Dry skin, also known as xeroderma, is a common skin condition that can be uncomfortable and unattractive. Individuals troubled by dry skin experience redness and itchiness in the affected area. In most cases, dry skin can be symptomatically controlled with simple treatments.
Dry skin can be a frustrating and uncomfortable condition, but fortunately, a dermatologist can help you find relief. Here are several ways a dermatologist can help you cure dry skin:
Identify the cause of your dry skin: A dermatologist will examine your skin and ask about your daily skincare routine and any other factors that may be contributing to your dry skin. They can help determine if your dry skin is due to a medical condition, such as eczema or psoriasis, or if it is due to external factors, such as a lack of humidity or harsh skincare products.
Recommend moisturizers: Dermatologists can recommend specific moisturizers that are tailored to your skin type and needs. They can also advise you on how often to use moisturizers and the best times to apply them, such as after showering or before bedtime.
Prescribe topical medications: In some cases, a dermatologist may prescribe topical medications, such as corticosteroids or calcineurin inhibitors, to help treat dry skin. These medications can help reduce inflammation and improve the appearance of your skin.
Suggest lifestyle changes: A dermatologist may suggest making changes to your daily routine to help improve the condition of your dry skin. This may include using a humidifier, avoiding hot showers, and wearing gloves when doing activities that expose your hands to water or harsh chemicals.
Recommend dietary changes: Some dermatologists believe that certain nutrients, such as omega-3 fatty acids and vitamin D, can help improve dry skin. They may recommend incorporating these nutrients into your diet through supplements or by consuming foods that are rich in these nutrients, such as fatty fish or fortified dairy products.
In conclusion, a dermatologist can be a valuable resource in helping you find relief from dry skin. They can identify the cause of your dry skin, recommend moisturizers and other treatments, suggest lifestyle changes, and recommend dietary changes to help improve the condition of your skin. By working with a dermatologist, you can find the solutions you need to get your dry skin under control and achieve healthier, more comfortable skin.
Causes of Dry Skin
Aging, and its resulting changes in hormone levels, is a common cause of dry skin. In addition, certain diseases or environmental factors may cause the skin to become excessively dry.
Disease Conditions that Cause Dry Skin
Skin dryness may be caused by several skin disorders, including contact dermatitis, atopic dermatitis, a form of eczema, psoriasis, and ichthyosis, a genetic disorder causing a dry scaly appearance to the skin. There may be difficulty at first in distinguishing early symptoms of these conditions from more ordinary dry skin.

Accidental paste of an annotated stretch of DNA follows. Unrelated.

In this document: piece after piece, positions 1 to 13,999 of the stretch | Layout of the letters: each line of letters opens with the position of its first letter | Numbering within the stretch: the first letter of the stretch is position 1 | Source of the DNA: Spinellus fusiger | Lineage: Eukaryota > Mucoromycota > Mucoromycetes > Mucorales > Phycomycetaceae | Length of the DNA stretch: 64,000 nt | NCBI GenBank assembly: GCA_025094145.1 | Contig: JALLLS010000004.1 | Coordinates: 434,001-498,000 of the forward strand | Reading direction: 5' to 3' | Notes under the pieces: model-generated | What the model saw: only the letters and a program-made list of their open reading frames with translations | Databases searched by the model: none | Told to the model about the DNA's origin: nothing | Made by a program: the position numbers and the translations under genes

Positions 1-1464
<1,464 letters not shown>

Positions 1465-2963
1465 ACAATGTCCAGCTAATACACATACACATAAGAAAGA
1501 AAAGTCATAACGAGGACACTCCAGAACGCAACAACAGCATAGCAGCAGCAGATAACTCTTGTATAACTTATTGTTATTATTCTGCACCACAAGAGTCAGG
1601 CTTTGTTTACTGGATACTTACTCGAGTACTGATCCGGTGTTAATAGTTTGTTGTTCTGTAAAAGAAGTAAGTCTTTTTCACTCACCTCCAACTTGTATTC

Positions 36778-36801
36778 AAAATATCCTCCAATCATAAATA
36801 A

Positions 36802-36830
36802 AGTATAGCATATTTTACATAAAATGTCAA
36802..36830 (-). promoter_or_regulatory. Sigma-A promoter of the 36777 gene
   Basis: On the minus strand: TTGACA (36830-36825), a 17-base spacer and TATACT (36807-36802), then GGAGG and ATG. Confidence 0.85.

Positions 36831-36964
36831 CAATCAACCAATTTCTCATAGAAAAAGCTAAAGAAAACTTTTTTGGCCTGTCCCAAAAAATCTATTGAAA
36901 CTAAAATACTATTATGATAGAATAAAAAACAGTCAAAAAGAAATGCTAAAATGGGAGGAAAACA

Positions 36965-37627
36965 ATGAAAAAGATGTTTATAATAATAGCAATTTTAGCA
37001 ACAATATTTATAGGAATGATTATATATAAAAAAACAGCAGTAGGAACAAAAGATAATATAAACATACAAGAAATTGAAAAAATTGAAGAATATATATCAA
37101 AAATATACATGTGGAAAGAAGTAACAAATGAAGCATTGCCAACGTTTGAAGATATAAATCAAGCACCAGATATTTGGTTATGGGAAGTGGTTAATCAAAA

Eczema can usually be diagnosed because of the locations of the affected areas which are usually on the face, sides of the neck, and the backs of the elbow and knees. Psoriasis and ichthyosis, on the other hand, present as accumulations of rough scaly skin cells on many areas of the body. All three skin disorders result in more severe symptoms than simple dry skin and often cause psychological problems, due to altered appearance, as well as medical ones.
Other diseases, such as certain endocrine or autoimmune disorders may also result in dry skin. These include hypothroidism, diabetes and Sjogren’s disease. Certain medications may also cause dry skin.
Environmental Factors that Cause Dry Skin
Some of the environmental factors that may cause the skin to dry out include:
- Exposure to hot or cold weather
- Long hot showers
- Dry indoor heat
- Harsh soaps, shampoos or detergents
- Particular dyes or chemicals
- Sun exposure
Treatments for Dry Skin
For most people, the tightness, itchiness and general discomfort of dry skin are relatively easy to alleviate. Simple lifestyle changes, like covering oneself appropriately against cold weather, wearing protective sunscreen, avoiding hot showers or baths, using moisturizing creams, particularly immediately after bathing, and humidifying the surrounding air, can be sufficient. Products with petroleum jelly are especially useful in eliminating dry skin since they provide an effective barrier to moisture. Products with fragrance are to be avoided since they may further dry out the skin.
If a particular substance, material or medication is found to be causing the skin irritation, avoiding it can make a tremendous difference. For more severe cases of skin dryness, stronger creams or ointments may be prescribed by the physician. There is also some scientific evidence that taking a fish oil supplement may improve the condition of dry skin.